The various bills come in response to a resolution passed in December by the 5,000-member American Studies Association, endorsing a boycott of Israeli academic institutions and their official representatives. The resolution, which is meant to protest Israel’s occupation of the West Bank, its alleged restrictions on academic freedom for Palestinians, and the United States’ “enabling” of these policies, exempts individual Israeli scholars from the boycott policy. The ASA, an academic organization for scholars in the field of American studies, states it continues to support such individual scholarly exchanges.
The resolution’s passage nevertheless provoked a storm of reaction, including condemnation of the measure by nearly 200 universities, reported threats sent to the ASA and attacks on and defenses of the group by prominent public figures.
But even some prominent opponents of the ASA’s original resolution are now condemning the legislative moves to sanction schools that give financial support or dues to the ASA, or that support scholars with funds to attend ASA functions.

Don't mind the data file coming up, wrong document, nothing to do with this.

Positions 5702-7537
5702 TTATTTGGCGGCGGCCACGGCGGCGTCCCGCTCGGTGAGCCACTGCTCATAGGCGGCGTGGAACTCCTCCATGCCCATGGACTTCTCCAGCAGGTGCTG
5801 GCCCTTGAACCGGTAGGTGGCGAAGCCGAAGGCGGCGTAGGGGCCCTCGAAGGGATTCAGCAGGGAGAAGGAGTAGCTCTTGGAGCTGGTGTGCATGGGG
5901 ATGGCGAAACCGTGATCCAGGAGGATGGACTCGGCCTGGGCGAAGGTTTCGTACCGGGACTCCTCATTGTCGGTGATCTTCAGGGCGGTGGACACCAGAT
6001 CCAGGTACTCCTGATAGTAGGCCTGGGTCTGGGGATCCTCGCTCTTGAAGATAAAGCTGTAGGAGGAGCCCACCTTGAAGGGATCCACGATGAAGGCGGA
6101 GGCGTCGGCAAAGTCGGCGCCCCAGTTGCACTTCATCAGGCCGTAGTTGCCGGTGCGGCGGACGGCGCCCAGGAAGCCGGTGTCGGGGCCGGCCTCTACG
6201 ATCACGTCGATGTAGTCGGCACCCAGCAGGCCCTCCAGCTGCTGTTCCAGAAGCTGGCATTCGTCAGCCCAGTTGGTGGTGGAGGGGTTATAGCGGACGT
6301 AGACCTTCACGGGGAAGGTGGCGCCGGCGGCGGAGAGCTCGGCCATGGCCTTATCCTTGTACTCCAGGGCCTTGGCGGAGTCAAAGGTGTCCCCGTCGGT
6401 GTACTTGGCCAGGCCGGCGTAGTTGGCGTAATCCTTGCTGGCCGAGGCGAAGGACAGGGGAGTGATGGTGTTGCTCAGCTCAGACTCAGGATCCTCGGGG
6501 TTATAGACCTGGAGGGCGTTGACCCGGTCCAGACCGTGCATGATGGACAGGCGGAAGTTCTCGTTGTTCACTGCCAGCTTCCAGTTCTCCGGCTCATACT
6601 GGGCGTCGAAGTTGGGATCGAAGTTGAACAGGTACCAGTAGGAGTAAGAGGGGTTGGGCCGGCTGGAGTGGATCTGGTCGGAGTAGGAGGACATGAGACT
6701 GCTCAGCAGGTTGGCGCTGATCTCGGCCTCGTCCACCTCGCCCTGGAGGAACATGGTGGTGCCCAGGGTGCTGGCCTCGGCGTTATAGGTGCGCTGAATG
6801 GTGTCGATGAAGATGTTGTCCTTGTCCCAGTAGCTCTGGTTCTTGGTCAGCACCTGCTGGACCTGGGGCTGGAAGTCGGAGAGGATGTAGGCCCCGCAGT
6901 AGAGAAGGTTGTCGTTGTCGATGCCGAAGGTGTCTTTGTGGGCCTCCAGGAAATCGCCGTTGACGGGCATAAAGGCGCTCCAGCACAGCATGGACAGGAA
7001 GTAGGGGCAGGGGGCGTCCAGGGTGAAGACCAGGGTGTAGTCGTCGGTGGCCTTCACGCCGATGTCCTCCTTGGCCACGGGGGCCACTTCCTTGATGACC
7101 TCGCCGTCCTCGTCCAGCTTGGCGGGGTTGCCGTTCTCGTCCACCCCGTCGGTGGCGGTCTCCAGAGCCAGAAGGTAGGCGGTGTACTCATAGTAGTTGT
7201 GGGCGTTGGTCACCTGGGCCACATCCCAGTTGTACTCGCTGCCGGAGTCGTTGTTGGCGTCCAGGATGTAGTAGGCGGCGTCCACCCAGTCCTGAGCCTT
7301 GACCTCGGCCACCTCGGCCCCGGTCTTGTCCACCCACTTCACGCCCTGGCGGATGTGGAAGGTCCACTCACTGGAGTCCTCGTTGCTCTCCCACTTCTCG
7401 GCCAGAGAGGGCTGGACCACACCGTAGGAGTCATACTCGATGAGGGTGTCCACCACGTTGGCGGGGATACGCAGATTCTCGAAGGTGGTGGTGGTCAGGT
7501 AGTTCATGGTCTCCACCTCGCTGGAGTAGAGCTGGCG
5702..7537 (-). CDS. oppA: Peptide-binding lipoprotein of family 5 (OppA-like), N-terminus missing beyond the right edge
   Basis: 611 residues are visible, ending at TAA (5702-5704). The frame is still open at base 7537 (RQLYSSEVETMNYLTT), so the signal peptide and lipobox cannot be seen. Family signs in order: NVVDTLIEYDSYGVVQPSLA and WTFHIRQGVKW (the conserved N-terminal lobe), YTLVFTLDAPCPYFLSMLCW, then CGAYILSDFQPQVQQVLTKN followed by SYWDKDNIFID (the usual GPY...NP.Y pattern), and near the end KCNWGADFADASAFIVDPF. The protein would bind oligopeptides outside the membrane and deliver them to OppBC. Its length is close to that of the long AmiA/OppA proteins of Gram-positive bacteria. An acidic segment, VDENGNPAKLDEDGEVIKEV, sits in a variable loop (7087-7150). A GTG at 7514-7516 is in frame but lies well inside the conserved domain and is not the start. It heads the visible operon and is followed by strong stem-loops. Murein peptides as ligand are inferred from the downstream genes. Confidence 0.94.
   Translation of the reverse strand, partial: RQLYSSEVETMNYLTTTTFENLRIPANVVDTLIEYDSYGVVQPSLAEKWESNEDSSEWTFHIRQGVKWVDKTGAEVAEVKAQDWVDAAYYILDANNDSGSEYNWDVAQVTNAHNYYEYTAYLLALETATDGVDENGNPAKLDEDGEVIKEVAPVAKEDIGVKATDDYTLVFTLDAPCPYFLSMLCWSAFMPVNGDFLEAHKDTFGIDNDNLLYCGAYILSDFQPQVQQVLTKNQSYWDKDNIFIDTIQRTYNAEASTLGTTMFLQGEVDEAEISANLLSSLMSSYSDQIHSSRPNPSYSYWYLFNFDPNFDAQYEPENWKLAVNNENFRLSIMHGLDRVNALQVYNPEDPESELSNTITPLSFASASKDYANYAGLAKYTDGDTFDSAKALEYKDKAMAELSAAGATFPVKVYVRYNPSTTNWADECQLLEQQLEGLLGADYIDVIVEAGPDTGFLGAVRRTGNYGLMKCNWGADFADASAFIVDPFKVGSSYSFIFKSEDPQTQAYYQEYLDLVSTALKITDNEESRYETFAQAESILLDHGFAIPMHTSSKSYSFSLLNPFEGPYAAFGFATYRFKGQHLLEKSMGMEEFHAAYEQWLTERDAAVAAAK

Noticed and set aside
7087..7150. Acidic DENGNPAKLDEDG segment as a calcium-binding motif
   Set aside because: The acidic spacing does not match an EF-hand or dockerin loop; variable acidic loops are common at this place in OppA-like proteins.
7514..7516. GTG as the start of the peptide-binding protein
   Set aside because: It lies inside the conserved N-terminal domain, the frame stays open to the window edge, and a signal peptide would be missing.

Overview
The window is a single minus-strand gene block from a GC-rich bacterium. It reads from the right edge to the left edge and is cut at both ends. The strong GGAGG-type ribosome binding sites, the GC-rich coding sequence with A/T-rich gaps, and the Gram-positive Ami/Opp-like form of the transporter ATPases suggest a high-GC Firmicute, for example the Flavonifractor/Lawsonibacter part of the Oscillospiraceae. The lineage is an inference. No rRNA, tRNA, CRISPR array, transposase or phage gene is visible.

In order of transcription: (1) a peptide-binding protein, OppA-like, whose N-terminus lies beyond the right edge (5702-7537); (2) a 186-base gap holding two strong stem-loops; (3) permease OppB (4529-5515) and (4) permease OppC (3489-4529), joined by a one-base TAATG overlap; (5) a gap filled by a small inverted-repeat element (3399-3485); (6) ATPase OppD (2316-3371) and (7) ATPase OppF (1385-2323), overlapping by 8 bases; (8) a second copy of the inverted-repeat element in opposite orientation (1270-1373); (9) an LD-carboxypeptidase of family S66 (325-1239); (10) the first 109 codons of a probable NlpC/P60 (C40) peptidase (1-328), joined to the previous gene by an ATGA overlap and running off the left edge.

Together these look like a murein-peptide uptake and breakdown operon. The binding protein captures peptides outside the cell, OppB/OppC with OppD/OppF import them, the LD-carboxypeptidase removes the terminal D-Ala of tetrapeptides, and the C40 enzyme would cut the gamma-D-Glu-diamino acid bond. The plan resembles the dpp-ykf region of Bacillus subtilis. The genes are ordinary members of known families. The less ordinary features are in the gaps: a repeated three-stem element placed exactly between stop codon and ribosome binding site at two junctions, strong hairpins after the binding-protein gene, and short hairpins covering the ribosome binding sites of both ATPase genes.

In New York, the coalition pushing against the bill includes the powerful New York State United Teachers union, the Center for Constitutional Rights, the New York Civil Liberties Union, and a group of dozens of Columbia University professors. The American Association of University Professors, which strongly condemned the ASA boycott, has also decried the legislation. The group’s New York chapter described the bill as “reminiscent, for many of us, of the loyalty oaths of the McCarthy era.”
Several major Jewish organizations, including the Anti-Defamation League and the American Jewish Committee, told the Forward they do not support the measure. The American Israel Public Affairs Committee, the large Washington-based Israel lobby, did not take a position on the bill and has said it is reviewing it. Congressional sources made clear that AIPAC did not lobby for the bill.